Anyone interested in women in the Civil War has seen this photograph,
which is usually labeled as a nurse feeding a patient.
Lately, she has been identified as Annie Bell, matron
at a Nashville Union hospital in 1864.
The letter is from Annie Bell to her mother dated February 15, 1864.
"I send you a picture, one of the persons you will perhaps recognize. Two weeks ago, some of the Sanitary Commission people came to see me & asked that I would allow an artist to take a hospital scene, that they wanted such a one to sell at the fair at Cleavland.... I consented—and now there is quite a rage for the picture, Mrs Harris declares she must have some to sell in Phila, & Huntingdon, but I said they must not go any where where I am known. It makes me laugh to think of becoming saleable—and folk’s making money out of me."
Foard's find explains the circumstances behind this photo and probably several similar pictures of hospitals and soldiers. The Sanitary Commission sent photographers, duplicated the carte-de-visites and sold them at the various Sanitary Fairs in 1864. Bell mentioned the Cleveland event, the Northern Ohio Sanitary Fair from February 22nd through March 10th. The inscription above indicates the photographs were also sold in Chicago at the Great North Western Sanitary Fair and as Bell mentions perhaps Philadelphia's Great Central Fair. The "Huntingdon" reference....?
Booth selling photographs in Philadelphia
CDVs were a popular item at Sanitary fairs, including photographs of Union Generals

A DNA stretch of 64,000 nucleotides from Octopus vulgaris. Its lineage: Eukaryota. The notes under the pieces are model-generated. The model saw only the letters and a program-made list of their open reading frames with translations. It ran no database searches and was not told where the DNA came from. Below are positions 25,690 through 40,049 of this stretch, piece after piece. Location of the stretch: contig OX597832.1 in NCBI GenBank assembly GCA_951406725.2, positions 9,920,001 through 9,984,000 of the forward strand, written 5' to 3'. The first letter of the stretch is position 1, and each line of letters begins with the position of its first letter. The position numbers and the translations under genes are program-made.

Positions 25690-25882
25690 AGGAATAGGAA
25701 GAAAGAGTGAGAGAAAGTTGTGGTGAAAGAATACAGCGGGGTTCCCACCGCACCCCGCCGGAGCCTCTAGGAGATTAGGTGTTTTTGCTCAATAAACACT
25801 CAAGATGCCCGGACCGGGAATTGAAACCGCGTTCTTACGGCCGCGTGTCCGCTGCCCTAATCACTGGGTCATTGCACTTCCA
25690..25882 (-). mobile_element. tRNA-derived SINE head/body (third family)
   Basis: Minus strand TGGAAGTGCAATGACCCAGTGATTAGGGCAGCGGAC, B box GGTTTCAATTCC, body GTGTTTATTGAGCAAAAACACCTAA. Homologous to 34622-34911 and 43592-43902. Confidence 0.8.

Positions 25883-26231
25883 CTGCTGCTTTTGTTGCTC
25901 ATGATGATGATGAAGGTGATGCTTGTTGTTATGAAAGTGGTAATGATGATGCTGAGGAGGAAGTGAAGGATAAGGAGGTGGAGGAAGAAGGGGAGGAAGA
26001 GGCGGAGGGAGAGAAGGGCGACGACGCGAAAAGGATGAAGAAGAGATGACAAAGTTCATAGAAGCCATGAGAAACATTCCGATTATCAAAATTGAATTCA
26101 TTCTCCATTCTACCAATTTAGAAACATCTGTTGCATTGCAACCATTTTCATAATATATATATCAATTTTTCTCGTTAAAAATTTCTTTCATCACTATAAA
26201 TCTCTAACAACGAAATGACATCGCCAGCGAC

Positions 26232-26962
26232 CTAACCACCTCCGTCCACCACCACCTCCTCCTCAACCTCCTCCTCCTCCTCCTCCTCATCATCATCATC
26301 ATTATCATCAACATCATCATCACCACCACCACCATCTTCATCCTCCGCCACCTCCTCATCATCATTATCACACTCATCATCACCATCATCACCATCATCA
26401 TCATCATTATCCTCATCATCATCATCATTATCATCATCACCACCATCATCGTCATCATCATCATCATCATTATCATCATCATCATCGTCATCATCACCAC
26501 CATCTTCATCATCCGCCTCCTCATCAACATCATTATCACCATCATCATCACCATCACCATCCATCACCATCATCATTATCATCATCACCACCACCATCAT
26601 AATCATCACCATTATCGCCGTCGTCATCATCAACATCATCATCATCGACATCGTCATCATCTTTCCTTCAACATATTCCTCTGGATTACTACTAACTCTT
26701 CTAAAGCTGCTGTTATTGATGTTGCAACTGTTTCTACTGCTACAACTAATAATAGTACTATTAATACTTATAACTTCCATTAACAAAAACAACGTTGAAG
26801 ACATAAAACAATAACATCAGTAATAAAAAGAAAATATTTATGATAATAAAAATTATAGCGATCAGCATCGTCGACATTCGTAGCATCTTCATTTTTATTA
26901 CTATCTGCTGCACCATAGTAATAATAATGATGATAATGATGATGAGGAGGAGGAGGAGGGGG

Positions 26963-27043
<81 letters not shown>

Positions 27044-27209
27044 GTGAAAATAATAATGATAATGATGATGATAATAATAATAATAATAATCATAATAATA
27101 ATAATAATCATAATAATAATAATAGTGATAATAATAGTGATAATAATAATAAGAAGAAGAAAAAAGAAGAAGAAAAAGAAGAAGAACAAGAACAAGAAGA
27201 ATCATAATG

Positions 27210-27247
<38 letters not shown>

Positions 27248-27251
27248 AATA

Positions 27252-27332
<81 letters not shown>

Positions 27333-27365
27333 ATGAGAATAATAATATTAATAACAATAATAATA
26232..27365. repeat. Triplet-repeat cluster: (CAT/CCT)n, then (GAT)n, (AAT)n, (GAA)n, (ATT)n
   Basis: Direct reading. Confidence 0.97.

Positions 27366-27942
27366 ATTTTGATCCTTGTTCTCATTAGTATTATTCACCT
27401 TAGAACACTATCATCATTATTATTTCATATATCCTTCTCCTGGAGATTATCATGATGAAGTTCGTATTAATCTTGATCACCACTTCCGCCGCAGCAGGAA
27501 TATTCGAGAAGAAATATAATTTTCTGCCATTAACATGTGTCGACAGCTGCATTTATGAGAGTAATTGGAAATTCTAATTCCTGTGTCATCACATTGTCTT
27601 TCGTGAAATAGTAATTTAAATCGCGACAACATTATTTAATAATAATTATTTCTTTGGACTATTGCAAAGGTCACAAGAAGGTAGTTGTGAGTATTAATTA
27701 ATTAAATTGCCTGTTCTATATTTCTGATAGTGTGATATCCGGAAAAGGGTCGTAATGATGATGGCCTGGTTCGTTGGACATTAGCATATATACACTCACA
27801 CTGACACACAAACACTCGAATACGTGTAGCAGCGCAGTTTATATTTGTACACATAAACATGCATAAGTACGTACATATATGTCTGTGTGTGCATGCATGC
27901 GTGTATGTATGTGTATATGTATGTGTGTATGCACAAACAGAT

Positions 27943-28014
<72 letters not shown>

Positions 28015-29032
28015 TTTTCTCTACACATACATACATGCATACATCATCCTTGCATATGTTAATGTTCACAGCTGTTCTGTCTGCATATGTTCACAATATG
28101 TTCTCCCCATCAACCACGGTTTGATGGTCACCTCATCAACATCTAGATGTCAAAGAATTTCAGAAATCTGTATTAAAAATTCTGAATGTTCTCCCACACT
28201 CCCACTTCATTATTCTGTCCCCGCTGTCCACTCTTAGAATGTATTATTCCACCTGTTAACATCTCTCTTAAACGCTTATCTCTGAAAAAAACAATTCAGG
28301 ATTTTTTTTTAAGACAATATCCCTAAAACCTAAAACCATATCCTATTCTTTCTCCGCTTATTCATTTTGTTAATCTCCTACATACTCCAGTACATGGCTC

and General Grant's daughter Nellie as "The Old Lady Who Lived in a Shoe."
"Hospital at No 9, Summer '63'"
Note the handwriting is the same as
on Bell's photo above.
The woman in the center looks like Anne Bell, same hair,
That will be an interesting story line. It is always fun to read your blogs.
I sure look forward to the hospital and nurses stories. I plan to add more blocks from other civil war stories, past, present, and future. You are my favorite lady for block of the months!!
Yes, good idea. They were dedicated and compassionate helping wounded soldiers.
There was a certain romance and attraction that went with that.
Huntingdon is a nearby town and county to Annie's Bellwood. Perhaps her father's foundry made her familiar there.
I have many letters written by Amy bills to and her husband Dr. George stubs and his family I found these things in a box of ephemera in Maine along with newspaper articles talking about Lincoln being reelected
Anne Bell Stubbs .. not Amy Bills
Veronique---would love to see those letters of Amy Bell Stubbs. Can you email at Materialcult@gmail.com ?
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